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A cerebellar substrate for cognition evolved multiple times independently in mammals
Abstract and Figures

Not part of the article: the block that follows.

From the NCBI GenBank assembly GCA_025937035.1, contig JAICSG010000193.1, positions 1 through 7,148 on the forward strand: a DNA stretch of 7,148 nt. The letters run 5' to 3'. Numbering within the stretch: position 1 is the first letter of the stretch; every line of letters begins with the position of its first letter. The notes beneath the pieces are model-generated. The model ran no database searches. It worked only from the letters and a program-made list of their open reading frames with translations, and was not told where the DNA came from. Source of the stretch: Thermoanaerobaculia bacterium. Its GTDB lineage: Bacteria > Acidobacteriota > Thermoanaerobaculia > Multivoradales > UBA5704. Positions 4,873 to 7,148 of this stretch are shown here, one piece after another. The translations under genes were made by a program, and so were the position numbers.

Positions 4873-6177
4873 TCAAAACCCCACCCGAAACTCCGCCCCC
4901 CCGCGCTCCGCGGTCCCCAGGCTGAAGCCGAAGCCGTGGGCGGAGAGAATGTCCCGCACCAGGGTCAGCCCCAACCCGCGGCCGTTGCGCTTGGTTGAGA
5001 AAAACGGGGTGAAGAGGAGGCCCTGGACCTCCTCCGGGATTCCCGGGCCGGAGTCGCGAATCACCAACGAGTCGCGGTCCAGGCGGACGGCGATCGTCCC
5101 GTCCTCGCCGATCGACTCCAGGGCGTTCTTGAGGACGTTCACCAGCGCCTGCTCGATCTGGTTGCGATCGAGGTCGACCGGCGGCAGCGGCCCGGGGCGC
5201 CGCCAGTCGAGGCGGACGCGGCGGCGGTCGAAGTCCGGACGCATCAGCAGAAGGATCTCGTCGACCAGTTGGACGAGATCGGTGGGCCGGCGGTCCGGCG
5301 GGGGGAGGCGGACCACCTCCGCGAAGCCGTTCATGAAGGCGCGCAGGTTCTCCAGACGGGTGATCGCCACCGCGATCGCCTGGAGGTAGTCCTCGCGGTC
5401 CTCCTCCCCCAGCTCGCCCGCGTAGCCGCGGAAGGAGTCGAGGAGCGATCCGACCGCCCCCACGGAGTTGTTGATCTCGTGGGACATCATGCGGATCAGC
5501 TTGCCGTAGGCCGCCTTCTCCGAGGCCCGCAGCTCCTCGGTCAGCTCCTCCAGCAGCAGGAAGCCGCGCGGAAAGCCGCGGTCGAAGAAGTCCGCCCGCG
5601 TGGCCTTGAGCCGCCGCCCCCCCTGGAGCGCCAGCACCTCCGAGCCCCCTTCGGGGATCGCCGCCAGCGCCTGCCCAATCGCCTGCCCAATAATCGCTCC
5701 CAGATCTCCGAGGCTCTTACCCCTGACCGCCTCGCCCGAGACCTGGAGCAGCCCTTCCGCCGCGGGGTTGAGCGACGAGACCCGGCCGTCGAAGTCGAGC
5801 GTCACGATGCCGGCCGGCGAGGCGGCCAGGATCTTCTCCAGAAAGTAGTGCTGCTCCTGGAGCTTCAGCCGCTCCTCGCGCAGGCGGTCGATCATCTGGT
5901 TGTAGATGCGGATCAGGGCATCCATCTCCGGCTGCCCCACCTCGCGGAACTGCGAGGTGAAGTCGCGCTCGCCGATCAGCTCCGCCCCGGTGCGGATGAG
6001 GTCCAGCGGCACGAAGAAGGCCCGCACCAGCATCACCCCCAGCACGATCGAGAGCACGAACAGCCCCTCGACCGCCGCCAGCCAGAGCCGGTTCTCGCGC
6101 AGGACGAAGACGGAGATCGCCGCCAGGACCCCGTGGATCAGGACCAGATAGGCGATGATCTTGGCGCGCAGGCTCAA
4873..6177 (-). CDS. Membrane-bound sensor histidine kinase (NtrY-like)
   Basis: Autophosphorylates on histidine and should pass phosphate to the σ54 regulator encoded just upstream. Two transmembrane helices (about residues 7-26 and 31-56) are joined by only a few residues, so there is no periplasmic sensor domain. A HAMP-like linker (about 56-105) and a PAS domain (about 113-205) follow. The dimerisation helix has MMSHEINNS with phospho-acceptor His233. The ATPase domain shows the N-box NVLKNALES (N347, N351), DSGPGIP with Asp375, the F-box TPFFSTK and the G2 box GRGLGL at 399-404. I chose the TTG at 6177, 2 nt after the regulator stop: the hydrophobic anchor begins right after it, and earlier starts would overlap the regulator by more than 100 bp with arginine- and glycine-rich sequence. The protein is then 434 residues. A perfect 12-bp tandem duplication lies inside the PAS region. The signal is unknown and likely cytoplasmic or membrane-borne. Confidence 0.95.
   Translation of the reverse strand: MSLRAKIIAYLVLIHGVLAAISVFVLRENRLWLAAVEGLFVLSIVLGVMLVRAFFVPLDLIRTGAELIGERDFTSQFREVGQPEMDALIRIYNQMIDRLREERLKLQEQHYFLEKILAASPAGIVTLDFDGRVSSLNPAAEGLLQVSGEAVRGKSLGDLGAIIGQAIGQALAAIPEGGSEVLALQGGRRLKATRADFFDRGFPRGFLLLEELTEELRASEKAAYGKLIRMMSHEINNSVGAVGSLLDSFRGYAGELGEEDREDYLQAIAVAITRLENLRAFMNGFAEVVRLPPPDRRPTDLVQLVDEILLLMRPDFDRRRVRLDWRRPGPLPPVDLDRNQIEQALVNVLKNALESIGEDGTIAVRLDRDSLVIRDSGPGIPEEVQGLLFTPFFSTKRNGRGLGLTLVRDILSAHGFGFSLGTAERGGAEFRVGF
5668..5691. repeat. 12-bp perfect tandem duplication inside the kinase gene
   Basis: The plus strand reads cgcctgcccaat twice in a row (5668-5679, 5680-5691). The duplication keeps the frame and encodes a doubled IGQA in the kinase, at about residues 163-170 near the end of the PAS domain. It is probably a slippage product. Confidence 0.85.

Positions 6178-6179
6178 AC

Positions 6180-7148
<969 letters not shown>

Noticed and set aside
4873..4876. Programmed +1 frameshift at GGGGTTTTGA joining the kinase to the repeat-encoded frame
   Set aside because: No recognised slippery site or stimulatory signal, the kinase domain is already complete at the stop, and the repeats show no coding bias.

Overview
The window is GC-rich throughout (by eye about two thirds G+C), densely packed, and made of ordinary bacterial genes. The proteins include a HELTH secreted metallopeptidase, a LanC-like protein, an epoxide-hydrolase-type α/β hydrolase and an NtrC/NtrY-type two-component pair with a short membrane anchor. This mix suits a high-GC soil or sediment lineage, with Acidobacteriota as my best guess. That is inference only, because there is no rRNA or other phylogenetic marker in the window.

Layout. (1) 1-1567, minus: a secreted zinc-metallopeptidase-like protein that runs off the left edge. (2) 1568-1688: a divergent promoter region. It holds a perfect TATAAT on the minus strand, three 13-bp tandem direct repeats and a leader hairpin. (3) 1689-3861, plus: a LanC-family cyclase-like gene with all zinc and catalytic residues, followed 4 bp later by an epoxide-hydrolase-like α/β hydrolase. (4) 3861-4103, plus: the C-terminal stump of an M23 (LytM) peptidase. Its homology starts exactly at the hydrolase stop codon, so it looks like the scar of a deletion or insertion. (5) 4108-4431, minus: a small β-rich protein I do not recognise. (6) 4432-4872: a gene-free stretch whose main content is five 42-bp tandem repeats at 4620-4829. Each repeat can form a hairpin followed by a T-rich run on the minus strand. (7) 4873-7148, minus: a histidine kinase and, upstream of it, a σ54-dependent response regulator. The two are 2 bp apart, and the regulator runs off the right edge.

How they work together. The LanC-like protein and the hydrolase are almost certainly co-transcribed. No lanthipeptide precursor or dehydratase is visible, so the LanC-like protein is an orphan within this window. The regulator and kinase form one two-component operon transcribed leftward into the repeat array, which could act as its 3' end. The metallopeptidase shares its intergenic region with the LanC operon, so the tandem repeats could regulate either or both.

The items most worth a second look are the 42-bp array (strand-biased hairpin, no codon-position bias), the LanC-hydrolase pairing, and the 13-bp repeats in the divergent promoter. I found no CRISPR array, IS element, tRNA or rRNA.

ELife digest The brains of mammals consist of the same basic structures, but each of these structures varies from one species to the next. A given structure may be larger in one species than another, for example. It may contain different numbers or sizes of cells. It may even have different connections to other brain regions. By comparing individual brain structures between species, we can map how the mammalian brain has evolved. Smaers et al. have now done this for the cerebellum, a structure at the back of the brain. The mammalian cerebellum consists of three main areas: the vermis, paravermis, and the lateral hemispheres. Smaers et al. show that in apes, dolphins and seals, the lateral hemispheres are unusually large relative to the cerebellum as a whole. This could indicate that these three groups of animals share a common ancestor with enlarged lateral hemispheres. Yet, genetic studies suggest that this is not the case. Another possibility is that apes, dolphins and seals independently evolved enlarged lateral hemispheres. This may have given rise to a trait that proved beneficial for each of them. But what might this be? Studies in people suggest that the lateral hemispheres help to support some forms of learning. Apes, dolphins and seals are among only a few species of mammal with the ability to learn new calls and vocalizations. The expansion of the lateral cerebellum may therefore have contributed to the evolution of vocal learning, and this may have occurred independently on at least three separate occasions. Future work should extend this analysis to other cognitive skills, as well as to other species. Bats, for example, would be of particular interest because of their ability to echolocate. Finally, the lateral hemispheres consist of several subregions that play different roles in learning and information processing. Further experiments should explore whether different subregions have increased in size in different species.
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